In this context, Daoist temples are becoming active community builders. Numerous in the old days, dotted across villages, towns, and mountains, with colorful frescoes, imposing statues, ornate furnishings, and gorgeous gardens, they were massively decimated after 1949 and completely eviscerated during the Cultural Revolution. Torturing leading monks as “rich land owners,” as Liao Yiwu describes in his interview with the 103-year-old Buddhist abbot Deng Kuan, Red Guards would destroy paraphernalia and smash up statues, whitewash walls and spray-paint slogans, then turn the place over to the locals. Many temples were completely razed, their building materials used by the peasants. The majority were reassigned, becoming military depots, kindergartens, or housing projects, their lands taken over by towns and local people, while monks and nuns practiced in secrecy. Leaving the area or dying, few survivors remained, and some places have lost all memory of a temple’s presence. For example, the Daoist sanctuary to Bixia yuanjun in Caishan蔡山near Xuzhou was discovered only after heavy rains in 2012 caused the roof to cave and plaster mud to wash away, uncovering murals that had been concealed for decades.

Most temples’ locations are known and, beginning in the mid-1980s, many have been rebuilt—leading to a three-fold increase in numbers over the last two decades. The process took many years of patient plodding, always respecting the population, honoring lay donors, cooperating with the authorities, and working very, very hard. As Adeline Herrou (2013) says about the Wengongci in Hanzhong, Shaanxi, when the first three monks returned, “the compound looked less like a temple than like an accumulation of houses without proper wall or context, singularly lacking in splendor” and partially occupied by lay families. However, the monks made it into a holy place through their vision: “They accurately described what had been there in the past and fervently outlined what they had planned for the future.” This future, moreover, is not a mere replica of the past. Daoists rebuild differently, not only because the earlier forms are irretrievably lost, but also because they wish to transform and adapt the religion to the new century.

In this process, Daoist temples often become a pivot in community building. As Adeline Herrou shows in her amazing video, “Master Feng: Portrait of a Daoist Monk, Rebuilder of Temples in China Today,” Master Feng first returned to and restored his home temple, then assisted in the relocation and revitalization of a nearby city temple, and afterwards turned his attention on largely ruined sanctuary in a remote village in the mountains of southern Shaanxi. The village, a single dirt road with a cluster of run-down houses, was too remote for people to find work, leaving behind only children and the elderly. Utterly dispirited, they had largely given up hope and were just vegetating along.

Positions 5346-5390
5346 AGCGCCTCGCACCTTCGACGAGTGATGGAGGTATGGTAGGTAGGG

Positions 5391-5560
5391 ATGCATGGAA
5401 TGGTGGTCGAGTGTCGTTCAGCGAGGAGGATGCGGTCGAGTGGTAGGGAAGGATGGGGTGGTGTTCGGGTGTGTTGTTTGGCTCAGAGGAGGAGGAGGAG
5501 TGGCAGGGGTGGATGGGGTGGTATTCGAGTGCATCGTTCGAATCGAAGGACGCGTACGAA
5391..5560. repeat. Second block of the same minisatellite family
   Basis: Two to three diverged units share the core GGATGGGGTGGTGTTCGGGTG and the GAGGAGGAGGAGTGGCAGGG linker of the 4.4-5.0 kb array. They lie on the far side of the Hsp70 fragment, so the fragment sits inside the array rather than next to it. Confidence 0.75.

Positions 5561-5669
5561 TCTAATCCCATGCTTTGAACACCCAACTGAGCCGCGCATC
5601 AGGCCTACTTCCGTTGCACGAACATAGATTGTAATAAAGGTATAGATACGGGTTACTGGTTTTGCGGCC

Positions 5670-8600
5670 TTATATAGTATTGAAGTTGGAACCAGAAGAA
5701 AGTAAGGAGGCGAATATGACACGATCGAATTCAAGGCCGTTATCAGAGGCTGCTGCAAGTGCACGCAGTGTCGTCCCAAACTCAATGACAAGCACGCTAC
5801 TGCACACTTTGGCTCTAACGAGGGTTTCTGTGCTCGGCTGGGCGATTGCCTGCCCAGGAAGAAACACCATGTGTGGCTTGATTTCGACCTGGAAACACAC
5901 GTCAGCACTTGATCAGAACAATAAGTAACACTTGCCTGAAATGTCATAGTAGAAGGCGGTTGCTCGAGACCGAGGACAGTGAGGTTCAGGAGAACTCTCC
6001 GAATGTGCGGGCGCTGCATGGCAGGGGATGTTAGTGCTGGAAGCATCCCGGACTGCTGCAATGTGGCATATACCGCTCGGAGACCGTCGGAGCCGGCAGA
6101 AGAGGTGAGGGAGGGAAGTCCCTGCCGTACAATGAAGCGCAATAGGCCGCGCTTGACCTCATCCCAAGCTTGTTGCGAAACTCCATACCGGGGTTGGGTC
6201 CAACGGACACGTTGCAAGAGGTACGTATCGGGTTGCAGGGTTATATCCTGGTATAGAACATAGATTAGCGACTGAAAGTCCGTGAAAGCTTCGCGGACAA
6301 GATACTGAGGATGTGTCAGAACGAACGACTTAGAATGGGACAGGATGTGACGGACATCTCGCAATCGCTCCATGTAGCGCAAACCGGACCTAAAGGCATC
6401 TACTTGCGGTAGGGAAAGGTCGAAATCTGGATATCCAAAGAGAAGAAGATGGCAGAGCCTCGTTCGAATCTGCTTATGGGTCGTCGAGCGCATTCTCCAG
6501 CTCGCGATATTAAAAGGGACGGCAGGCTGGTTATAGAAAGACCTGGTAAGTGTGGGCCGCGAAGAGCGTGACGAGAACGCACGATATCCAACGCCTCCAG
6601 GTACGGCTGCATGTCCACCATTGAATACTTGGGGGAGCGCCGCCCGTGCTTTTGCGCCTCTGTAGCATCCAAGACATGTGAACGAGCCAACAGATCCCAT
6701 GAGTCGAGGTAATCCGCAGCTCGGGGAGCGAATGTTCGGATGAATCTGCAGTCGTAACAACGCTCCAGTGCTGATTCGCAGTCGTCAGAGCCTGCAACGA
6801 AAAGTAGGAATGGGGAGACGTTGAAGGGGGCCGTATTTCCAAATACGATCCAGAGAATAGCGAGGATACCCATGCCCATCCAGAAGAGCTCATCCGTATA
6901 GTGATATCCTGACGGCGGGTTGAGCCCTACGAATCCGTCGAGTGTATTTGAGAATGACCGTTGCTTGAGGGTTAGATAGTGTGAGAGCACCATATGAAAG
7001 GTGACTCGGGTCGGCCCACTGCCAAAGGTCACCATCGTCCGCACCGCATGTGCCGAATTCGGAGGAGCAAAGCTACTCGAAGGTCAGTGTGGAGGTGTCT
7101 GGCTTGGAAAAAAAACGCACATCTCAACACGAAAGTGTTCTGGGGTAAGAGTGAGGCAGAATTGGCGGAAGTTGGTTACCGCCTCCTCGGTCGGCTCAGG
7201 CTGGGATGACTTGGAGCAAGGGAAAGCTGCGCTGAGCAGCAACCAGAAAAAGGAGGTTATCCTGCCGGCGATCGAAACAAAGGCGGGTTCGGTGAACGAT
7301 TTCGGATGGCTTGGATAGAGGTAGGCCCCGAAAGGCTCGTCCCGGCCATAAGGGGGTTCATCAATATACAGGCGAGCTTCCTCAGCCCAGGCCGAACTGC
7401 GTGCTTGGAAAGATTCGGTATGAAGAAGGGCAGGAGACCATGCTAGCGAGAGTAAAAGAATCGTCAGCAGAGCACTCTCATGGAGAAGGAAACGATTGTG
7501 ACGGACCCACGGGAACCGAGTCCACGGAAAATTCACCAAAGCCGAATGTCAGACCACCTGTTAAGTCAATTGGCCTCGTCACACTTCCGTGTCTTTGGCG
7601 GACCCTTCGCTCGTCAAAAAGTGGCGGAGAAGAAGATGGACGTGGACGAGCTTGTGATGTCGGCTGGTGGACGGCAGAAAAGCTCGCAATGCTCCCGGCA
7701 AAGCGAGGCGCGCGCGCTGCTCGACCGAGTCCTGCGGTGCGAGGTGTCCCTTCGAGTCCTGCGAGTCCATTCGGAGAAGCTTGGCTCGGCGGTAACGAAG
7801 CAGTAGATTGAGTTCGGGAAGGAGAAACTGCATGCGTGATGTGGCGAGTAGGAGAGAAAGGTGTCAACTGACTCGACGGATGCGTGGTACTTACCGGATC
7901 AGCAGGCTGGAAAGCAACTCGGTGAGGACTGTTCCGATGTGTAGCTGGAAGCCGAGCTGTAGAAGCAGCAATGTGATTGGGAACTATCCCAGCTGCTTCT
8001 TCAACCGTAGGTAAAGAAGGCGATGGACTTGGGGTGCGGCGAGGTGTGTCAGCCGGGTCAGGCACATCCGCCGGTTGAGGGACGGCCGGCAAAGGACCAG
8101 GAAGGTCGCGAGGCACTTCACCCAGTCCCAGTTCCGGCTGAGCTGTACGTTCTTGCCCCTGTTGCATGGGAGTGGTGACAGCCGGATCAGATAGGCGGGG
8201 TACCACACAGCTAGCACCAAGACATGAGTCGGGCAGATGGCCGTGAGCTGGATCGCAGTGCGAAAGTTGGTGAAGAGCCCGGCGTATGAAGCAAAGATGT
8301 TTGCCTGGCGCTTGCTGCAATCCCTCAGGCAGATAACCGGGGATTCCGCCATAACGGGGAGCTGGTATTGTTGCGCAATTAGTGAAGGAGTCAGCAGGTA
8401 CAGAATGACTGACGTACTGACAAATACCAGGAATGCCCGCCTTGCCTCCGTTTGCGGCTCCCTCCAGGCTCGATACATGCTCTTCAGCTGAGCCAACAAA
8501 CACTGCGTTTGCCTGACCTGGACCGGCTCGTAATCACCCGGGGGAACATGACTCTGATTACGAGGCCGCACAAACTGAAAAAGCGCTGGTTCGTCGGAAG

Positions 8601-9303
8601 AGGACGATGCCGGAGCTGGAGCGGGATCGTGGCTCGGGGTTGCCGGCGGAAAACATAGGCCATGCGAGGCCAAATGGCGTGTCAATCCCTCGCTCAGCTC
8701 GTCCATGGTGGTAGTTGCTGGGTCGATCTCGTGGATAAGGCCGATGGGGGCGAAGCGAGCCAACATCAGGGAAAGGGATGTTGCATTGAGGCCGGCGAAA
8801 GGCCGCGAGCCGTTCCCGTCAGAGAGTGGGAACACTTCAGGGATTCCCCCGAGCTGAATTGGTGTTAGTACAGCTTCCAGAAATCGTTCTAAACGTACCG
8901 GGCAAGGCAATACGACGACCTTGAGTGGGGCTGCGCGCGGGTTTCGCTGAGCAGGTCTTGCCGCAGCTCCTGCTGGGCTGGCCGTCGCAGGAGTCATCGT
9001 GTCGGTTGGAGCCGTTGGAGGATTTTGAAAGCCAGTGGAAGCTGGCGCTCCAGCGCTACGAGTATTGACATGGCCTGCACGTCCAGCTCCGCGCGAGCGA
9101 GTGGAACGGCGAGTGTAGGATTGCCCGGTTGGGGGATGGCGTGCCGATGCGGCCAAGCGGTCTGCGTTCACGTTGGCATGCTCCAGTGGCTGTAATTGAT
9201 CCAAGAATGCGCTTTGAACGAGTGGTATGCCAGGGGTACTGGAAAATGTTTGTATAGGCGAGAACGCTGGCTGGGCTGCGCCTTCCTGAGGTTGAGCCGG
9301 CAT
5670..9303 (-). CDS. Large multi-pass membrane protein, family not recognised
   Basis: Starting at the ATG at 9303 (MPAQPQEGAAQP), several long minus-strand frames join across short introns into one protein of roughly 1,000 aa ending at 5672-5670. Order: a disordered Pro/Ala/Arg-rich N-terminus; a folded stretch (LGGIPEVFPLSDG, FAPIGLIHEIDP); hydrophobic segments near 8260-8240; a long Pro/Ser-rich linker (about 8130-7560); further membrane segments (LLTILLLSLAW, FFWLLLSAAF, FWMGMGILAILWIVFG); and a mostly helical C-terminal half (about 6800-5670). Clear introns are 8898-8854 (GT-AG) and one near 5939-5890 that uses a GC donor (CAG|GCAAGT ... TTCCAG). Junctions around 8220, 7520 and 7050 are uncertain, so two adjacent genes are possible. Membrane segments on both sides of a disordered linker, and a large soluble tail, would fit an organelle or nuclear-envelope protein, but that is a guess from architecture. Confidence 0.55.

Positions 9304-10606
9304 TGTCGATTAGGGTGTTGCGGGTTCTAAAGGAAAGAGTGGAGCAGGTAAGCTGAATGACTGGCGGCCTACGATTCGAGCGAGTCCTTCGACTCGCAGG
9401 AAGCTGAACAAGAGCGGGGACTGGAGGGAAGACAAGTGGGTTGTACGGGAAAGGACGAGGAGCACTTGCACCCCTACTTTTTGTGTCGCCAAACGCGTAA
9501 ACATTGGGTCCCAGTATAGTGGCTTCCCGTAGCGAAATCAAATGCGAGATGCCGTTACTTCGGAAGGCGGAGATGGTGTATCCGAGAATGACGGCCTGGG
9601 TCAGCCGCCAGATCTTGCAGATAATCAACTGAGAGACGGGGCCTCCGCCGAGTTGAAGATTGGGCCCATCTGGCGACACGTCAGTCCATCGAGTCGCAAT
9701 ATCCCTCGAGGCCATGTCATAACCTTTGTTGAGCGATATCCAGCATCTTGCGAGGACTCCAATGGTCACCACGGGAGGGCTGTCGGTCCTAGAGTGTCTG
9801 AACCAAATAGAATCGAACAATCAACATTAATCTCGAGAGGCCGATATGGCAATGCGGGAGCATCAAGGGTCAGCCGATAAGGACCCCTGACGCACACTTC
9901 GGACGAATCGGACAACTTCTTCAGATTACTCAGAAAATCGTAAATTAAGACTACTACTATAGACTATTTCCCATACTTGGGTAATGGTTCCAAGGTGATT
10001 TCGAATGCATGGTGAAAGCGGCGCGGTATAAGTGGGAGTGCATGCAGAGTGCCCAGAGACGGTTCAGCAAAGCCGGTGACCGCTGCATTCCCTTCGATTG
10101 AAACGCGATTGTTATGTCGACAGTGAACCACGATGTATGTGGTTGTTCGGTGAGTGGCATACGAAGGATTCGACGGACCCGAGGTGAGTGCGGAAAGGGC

When Master Feng arrived with his crew of builders and craftsmen, supported by state funds and city donors, they took notice. For the first time in years, someone looked at them as if they mattered. Their spirits rose and, as the temple started to look better, they began to renovate their houses. When it offered the first services to newly installed deities, they applied for government grants and paved the main road, constructed a community center, and began to take pride in their home.

As the temple grew, moreover, tourists started to arrive, looking for peace and quiet as well as clean air and open nature. This opened a whole new level of economic opportunity, houses offering B & B stays, local shops stacking more goods, and vendors selling religious paraphernalia. Adults could now make a living, and some of the migrant workers returned. The Daoist temple, in other words, not only rebuilt religious structures but gave the community a new lease on life, transforming it in the process.

Watch: https://www.youtube.com/watch?v=Yv4LZZOpjOE

Read: Wei, Yanli. 2017. “The Caishan Goddess Temple: Then and Now.” Journal of Daoist Studies 10:196-210.

Liao, Yiwu. 2009. The Corpse Walker: Real-Life Stories, China from the Bottom Up. New York: Anchor, 73-92.

Herrou, Adeline. 2013. A World of Their Own: Monastics and Their Community in Contemporary China. St. Petersburg, Fla: Three Pines Press.